BRUSSELS -- During what was one of the most inward-looking EU summits in recent history, the bloc's 27 member states sought to consolidate the bloc's power structures as they await a second Irish referendum on the Lisbon Treaty in October.
As expected, Jose Manuel Barroso was picked to head the European Commission for a second term. On his road back to the pinnacle of the EU's executive arm, Barroso must still negotiate a few treacherous turns, however. The European Parliament must confirm his nomination in a vote on July 15, and, at present, there is no clear majority in his favor.
When and if Barroso clears that hurdle, he must await the outcome of the Irish referendum on the Lisbon Treaty. If the referendum is a success, and assuming the Czech and Polish presidents also sign the Lisbon Treaty into law, Barroso can assemble his new commission, which will then face one final vote of confidence in the European Parliament. Should the Irish referendum fail, the EU will be thrown back into a debilitating constitutional crisis.
Keen not to see this happen, EU leaders voted to grant Ireland exemptions from the provisions of the Lisbon Treaty on taxation, neutrality, and family law -- especially abortion.
After the summit, Barroso said he hopes the additional guarantees given to Ireland will sway public opinion there. Irish voters said "no" to the Lisbon Treaty last June.
"I am especially pleased that we have agreed the Irish guarantees [of sovereignty]," Barroso said. "This gives all the reassurances the Irish people need. This gives me confidence that we will have a 'yes' vote in the Irish referendum."
The exemptions will become part of EU law. Irish observers in Brussels suspect the protracted wrangle over the precise terms of the Irish guarantees, which saw the summit run into overtime on June 19, was partly a carefully orchestrated gimmick to allow the Irish government to make a triumphant return home.
The summit also approved a host of measures designed to improve the oversight and regulation of the economy once the current crisis recedes. The EU will in future acquire a body charged with monitoring macroeconomic "systemic risks," and micro-level surveillance institutions for the banking, insurance, and securities sectors.
Ukraine Gas Fears
The summit conclusions adopted by the 27 EU leaders briefly address, among other things, the continued threat of disruptions in Russian natural-gas supplies transiting via Ukraine. The EU declaration says the EU is confident that "all parties will honor their commitments," adding the EU will "continue to carefully monitor and assess the situation."
There are serious worries in Brussels that come next winter, the bloc could find itself facing a repeat of last January, when large swathes of Eastern and Southeastern Europe had to go without Russian gas for weeks on end because of a pricing dispute between Russia and Ukraine.
Barroso said the EU must take urgent action to insulate itself against the effects of another gas crisis.
"We must not sleepwalk into another gas crisis," he said. "There is indeed the risk of another major crisis in weeks, not months. And we must protect European citizens."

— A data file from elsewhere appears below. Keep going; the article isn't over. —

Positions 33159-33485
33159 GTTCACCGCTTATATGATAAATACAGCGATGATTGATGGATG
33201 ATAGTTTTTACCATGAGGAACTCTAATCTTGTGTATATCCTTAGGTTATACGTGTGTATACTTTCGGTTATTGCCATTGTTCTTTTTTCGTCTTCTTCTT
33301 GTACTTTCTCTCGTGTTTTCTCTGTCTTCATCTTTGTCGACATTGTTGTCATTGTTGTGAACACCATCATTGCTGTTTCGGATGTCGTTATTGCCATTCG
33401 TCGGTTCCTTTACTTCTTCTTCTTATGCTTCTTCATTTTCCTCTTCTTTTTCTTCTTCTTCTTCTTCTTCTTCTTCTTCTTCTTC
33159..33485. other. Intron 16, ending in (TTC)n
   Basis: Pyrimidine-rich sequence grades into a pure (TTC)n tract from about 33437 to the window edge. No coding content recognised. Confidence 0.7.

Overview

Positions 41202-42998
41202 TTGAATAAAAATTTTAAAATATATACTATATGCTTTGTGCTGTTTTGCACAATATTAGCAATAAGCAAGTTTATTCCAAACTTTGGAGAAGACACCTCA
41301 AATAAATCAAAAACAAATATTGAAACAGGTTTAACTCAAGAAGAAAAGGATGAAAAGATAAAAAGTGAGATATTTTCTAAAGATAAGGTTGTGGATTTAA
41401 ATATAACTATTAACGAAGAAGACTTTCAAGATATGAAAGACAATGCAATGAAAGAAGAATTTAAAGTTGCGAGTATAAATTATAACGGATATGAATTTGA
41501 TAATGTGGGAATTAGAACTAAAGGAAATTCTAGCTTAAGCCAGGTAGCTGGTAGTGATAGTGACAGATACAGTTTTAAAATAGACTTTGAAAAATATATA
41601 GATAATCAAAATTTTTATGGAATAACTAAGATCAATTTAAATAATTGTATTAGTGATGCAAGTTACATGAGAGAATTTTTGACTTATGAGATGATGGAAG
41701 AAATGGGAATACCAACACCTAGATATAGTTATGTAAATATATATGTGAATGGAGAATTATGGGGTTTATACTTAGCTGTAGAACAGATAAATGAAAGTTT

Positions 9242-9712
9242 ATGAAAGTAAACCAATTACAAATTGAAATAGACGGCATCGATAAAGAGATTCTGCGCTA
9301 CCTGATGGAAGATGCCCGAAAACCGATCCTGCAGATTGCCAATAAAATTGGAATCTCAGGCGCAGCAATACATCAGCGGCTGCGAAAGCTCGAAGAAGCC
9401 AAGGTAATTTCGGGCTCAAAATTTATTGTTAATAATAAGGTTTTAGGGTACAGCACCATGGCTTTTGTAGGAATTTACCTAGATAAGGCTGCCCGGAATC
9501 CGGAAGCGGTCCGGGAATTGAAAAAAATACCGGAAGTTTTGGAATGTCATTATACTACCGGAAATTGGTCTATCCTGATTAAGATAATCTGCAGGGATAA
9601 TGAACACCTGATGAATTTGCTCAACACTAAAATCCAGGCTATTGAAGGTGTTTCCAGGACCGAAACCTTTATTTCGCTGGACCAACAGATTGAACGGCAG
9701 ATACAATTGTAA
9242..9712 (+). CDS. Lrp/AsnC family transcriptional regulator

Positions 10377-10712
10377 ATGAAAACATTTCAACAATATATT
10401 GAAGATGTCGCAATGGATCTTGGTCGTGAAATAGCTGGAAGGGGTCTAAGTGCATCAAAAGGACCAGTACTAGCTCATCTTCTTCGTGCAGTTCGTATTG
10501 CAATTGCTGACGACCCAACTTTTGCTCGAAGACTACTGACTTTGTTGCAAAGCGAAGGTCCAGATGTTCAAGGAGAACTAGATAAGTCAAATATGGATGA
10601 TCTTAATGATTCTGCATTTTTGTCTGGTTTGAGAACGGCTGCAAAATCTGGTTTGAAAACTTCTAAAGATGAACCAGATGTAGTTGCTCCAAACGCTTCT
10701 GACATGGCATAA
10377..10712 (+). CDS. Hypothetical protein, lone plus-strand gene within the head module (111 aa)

It looks increasingly unlikely that any preemptive EU measures will include a credit line for Ukraine, which, in the throes of a very serious economic crisis, has run up a mountain of debt to Russia.
A senior EU source told RFE/RL the bloc's patience is running thin with Ukraine, which he said appears "unwilling to help itself." Prime Minister Yulia Tymoshenko reportedly admitted to a visiting team of EU gas experts last week that Ukraine does not have the money to pay for the Russian gas it continues to need and use.
When Russia turned off the taps last January, it cited Ukraine's inability to pay its bills as the reason. The EU has argued repeatedly it has paid in full for its gas by the time it arrives at its eastern borders and will not "pay twice" on Ukraine's behalf.
The EU diplomat said there is increasing reluctance within the EU to extend a helping hand to a country whose leadership cannot overcome its divisions, but remains all too eager to pass on its gas bills.
The EU is worried about the apparent lack of transparency in Ukrainian accounts -- the revenues the Ukrainian government is assumed to earn from domestic gas sales appear to be not accounted for.
In late May, Russia's Prime Minister Vladimir Putin wrote to Barroso, offering to "pool" resources to help reduce Ukraine's debt burden for gas.
But the EU fears that ad hoc payments to Ukraine could set a dangerous precedent, exposing the bloc to further demands. Finally, officials in Brussels point out, the EU's own finances are stretched to the limit by the economic crisis, and it quite literally lacks the funds needed to prop up Ukraine's gas consumption.
Other international issues were left to the 27 foreign ministers who met for dinner on the margins of the summit on June 18. The ministers discussed a joint EU response to Russian President Dmitry Medvedev's security architecture proposals, to be debated at an Organization for Security and Cooperation in Europe meeting in Corfu next week. Diplomats say the discussion touched on Abkhazia, where Russia this week terminated the UN monitoring mission in Georgia.
The bloc is said to remain split along familiar lines, with most Eastern European states arguing for a tougher stance on Russia, while France, Germany, and other members of a notional "Friends of Russia" club prefer a conciliatory line.
The EU's Czech presidency said in a statement on June 18 it "regrets" the Russian decision not to extend the mandate of the UN mission. Most EU member states were content not to revisit the issue during the summit and the summit did not eventually address it in its conclusions.